Somers spotted him first. A little Steenbok, fully grown but none the less small by nature, just lying at the side of the road wide eyed at the approaching Redvers. Steenbok are normally very shy and all too quick to run, but he sat there quietly, watching. We stopped five metres from him. He still hadn’t moved, but he was clearly looking at us. Something was clearly not right. I got out of the car to see what was wrong and only as I got within three metres from him did he attempt painfully to stand and wheelbarrow himself, dragging his hind legs three feet towards the bush. He gave up and, walking up to him, I stooped to stop him going further. I stroked his back as if to calm him knowing full well that he’d never been touched by a human and that his fear must have been pinnacle. He looked like he’d ruptured his abdomen as beneath the skin of his belly was a large soft protrusion, alien to his other contours. I looked at Somers and we knew what would happen next.

I’d struggle to break his neck in one go, I’d already named him Eric in my mind by this point, God knows why, so we had two options, a knife or strangulation. It makes me feel sick even now. My job means I’ve been at the surviving end of many one sided duels with animals. Each one as justified in its own way as the one I was about to add to the list. I’ve had animals in worse pain, owners grappling at their ‘baby’ unable to control their tears and unable to say goodbye but this was wholly different. Both options available were barbaric but I couldn’t deal with strangling something. I took the kitchen knife from the drawer; I knew it was sharp enough. With the sickening feeling in my stomach building even further I walked back towards him catching a resigned glimpse from Somers. Half way I stopped. “This is the right thing to do isn’t it?” I asked, rhetorically. Laura confirmed the inevitable and my reluctant walk continued. I picked him up in my arms and moved him from the road; it would be easier if the scrub hid the unavoidable bloodshed. He bleated loudly. Like a lamb. I’d never felt this awful before. I was trying to imagine what was running through his brain. To my mind he was no longer thinking ‘Predator! Run!’ I’d anthropomorphised him into thinking about how I hadn’t been so scary the first time but asking why I was now carrying a knife?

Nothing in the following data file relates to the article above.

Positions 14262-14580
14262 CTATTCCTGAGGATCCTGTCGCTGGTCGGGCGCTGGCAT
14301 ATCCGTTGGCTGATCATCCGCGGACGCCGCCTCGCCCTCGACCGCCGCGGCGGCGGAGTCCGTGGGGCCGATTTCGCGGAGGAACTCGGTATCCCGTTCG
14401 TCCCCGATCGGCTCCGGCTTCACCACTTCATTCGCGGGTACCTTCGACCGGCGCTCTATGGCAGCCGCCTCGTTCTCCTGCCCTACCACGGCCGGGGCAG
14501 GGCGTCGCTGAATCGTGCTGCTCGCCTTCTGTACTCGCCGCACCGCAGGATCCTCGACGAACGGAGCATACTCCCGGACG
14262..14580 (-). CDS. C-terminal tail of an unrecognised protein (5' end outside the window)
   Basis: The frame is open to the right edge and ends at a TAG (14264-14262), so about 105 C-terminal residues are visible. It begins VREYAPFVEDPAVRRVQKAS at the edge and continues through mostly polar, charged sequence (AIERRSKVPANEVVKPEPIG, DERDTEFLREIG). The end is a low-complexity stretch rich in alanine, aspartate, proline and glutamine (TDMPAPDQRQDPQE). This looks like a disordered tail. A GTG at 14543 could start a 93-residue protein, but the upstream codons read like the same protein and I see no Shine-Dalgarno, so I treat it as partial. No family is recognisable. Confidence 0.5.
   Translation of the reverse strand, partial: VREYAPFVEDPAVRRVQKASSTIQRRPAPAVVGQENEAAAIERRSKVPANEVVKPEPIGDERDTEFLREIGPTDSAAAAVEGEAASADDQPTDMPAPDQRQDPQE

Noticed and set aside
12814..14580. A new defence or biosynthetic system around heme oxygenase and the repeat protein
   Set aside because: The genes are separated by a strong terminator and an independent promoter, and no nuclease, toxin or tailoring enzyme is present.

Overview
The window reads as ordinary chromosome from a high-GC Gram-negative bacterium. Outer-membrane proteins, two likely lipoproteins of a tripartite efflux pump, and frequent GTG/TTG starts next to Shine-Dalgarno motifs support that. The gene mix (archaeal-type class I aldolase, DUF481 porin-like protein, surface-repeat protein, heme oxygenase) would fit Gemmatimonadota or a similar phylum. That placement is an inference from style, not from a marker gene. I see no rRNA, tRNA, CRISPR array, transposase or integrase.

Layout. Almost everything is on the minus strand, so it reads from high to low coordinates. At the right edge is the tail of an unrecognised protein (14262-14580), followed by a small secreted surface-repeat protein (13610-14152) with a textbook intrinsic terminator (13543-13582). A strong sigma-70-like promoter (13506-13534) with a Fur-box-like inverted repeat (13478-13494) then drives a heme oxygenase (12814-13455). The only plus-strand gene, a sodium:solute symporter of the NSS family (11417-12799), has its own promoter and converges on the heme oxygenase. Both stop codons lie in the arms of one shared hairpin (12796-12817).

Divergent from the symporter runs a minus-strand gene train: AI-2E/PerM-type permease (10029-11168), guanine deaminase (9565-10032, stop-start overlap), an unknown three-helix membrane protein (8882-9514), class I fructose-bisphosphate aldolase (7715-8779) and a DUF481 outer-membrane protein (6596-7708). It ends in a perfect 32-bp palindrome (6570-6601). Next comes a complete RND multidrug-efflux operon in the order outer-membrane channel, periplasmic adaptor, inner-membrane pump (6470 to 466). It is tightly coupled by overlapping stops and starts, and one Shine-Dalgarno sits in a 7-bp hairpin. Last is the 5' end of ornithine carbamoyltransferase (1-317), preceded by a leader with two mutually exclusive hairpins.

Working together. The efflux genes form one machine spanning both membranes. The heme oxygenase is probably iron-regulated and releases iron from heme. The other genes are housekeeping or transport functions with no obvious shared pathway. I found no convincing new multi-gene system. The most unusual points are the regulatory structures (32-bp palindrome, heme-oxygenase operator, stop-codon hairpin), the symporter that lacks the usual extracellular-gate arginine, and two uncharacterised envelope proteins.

I placed his body between my legs and holding his chin in my left hand pulled it towards my stomach. He didn’t struggle. The knife was heavy in my right hand, too heavy to lift. I turned to look at Somers. She was looking away. “Hon,” I said shakily. “You’re doing the right thing,” she shouted in reply. I turned back. Sweat was dripping off my brow and my heart was pounding and my stomach was turning, my skin tingled and my head throbbed with every heart beat. I looked at the knife again, I looked at him, his slender neck, his huge black eyes, his little horns and his helpless situation. I muttered the word sorry as I drew the knife, pressing to make sure I was deep. He passed out. I made a second cut to ensure his fate.

As I’ve already said, I never really thought killing something could be so hard, the combination of the Bambi looks with the lambs cry and I suppose the forty degree heat and a tired mind all played their role. But what had needed doing had been done. Now all that lay before me was a carcass. A fresh carcass. I cleaned the blood from my knife and took the hind limbs off at the hip, taking as much of the hind quarter meat as I could. We wrapped them in plastic and put them in our fridge. Nature would look after the rest of Eric as the circle continued. Spike would be proud.

We found a community run campsite at Khowareb Schluct on the Hoanib River. Yet another extremely pretty location with running water and shady trees that overhung us like protective sentinels shielding the still fierce heat of the sun. We had been away for a few nights and it was good to be clean again in a place with plenty of fresh water. But we knew the next part of our trip would be the toughest yet. We’d be spending anywhere between three and six days in the wilderness of North West Namibia, Kaokoland. Although some of the roads were marked as D roads we’d read they’d been built by the South African army when the British had persuaded Jan Smuts and Louis Botha to take Namibia from the Germans in 1914. At best they’d be well marked 4x4 trails. At worst they’d be impassable.

In some bizarre scene reminiscent of days of yore, Mr and Mrs performed their respective chores. Laura aired our bed linen and then sat stitching our torn clothes. I took Eric’s legs out and prepared them, skinning them first before taking the steaks off and two rather large drumsticks. Given Eric’s small stature there was a reasonable amount of meat; almost two kilograms by my estimate. I washed the meat off, salted it, wrapped it and put it back in the fridge.

We lit the fire, drank beers and cider and braai’d steak trying to piece together the days’ events.

Posted by ibeamish 10:36 Archived in Namibia Comments (1)